If you happen to have any other Bluesound based devices, you can also use your main setup as part of a multi-room audio system. You can control everything from within the BluOS app, and overall, it was a joy to use. The small touches make everything easy, even for people who know nothing about tech, or audio for that matter.  If you are coming from a Sonos based setup, the app feels very similar.

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Bluesound Node 2 (image for this review taken by CGM Staff)

Now the real question with any piece of audio equipment is how it sounds, and thankfully, the Node 2 sounds good, although falls a bit short of great. The soundscape it offers using standard stereo connections to my Kenwood system was full and had a good body to it.

I also tested out the Bluetooth feature of the Bluesound Node 2, and while this is not the ideal way to listen to music, it was a great feature, especially when we had friends over. Being able to quickly throw something on from any Bluetooth enabled device is a nice feature and one that is especially fun when considering the fact the vintage setup I was hooking it all up to offered little beyond stereo ports for connectivity.

As with the Sonos Connect, the Bluesound Node 2 will allow any device currently in your Hi-Fi setup to plug into the Node 2 and be enjoyed throughout the house. While I personally love sitting next to the record player, listening as it turns, this is not for everyone. In testing, it worked very well. You simply plug into the Optical in/Analog, ensuring you have a pre-amp already set up for your turntable, and you’re good to go.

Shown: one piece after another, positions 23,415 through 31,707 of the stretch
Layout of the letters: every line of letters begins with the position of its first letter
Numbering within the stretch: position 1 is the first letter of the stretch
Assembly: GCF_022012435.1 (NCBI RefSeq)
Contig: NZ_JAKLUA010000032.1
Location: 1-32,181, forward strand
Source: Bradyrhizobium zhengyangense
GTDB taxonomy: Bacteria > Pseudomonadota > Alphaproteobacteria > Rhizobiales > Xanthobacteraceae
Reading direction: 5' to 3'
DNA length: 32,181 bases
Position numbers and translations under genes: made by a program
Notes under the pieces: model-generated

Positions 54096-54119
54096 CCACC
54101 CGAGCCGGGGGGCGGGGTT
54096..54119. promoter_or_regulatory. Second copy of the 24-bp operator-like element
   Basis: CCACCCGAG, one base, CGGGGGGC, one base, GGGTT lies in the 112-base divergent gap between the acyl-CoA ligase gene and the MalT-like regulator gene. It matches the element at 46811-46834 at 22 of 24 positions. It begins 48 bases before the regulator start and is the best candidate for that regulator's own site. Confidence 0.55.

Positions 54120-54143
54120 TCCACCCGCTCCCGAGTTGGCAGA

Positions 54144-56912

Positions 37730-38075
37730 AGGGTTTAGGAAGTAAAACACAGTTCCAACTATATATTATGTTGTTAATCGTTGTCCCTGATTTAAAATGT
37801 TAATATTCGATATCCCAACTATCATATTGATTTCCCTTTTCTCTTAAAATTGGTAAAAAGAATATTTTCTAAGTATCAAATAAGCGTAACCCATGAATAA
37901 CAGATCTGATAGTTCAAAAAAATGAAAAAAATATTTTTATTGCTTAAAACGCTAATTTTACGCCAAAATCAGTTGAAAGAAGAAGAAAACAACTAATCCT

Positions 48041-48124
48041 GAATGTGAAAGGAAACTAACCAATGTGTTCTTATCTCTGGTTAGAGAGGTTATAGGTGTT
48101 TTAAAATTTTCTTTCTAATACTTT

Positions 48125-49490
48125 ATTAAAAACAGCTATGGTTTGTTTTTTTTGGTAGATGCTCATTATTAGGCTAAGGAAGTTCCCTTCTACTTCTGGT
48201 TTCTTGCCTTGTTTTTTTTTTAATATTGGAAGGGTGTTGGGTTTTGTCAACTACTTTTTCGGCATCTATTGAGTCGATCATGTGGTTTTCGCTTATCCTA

The Bluesound Node 2 allowed my speakers to fill the room with rich, deep sound, and while I am a fan of how the Bluesound Pulse Mini sounds, I enjoyed how the Node 2 with my system combo a bit more. Managed to have a richer sound when looking at all things equally.

Now, as with everything, the sound the Bluesound Node 2 can provide is only as good as the original source. If you are just listening to a Spotify playlist, the advantages that Bluesound offers will be lost. You need to utilize high-resolution audio to actually hear a difference.

Listening to the Bluesound Node 2 and the Sonos Connect side by side with a Spotify playlist and I had a hard time telling any discernable difference. Now if you were to pump music from Tidal, that is when things get interesting. This is something Sonos at this time cannot do, and the difference really is night and day. There are some devices that may sound better, but nowhere near this price range.

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Bluesound Node 2 (image for this review taken by CGM Staff)

Having used the Bluesound Node 2 now for over two weeks I will honestly say I am sad to see it go. The sound that it pushed through my classic setup was far better than I was expecting. The ability to hear crisp, true-to-life audio is something that needs to be experienced to really be believed. If you are looking for a way to connect your vintage hi-fi to the digital future, look no further than the Bluesound Node 2.

A retail version of this device reviewed was provided by the manufacturer. You can find additional information about CGMagazine’s ethics and review policies and procedures here.


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8.5
Connecting your classic stereo has never been easier, or sounded as good then with the Bluesound Node 2.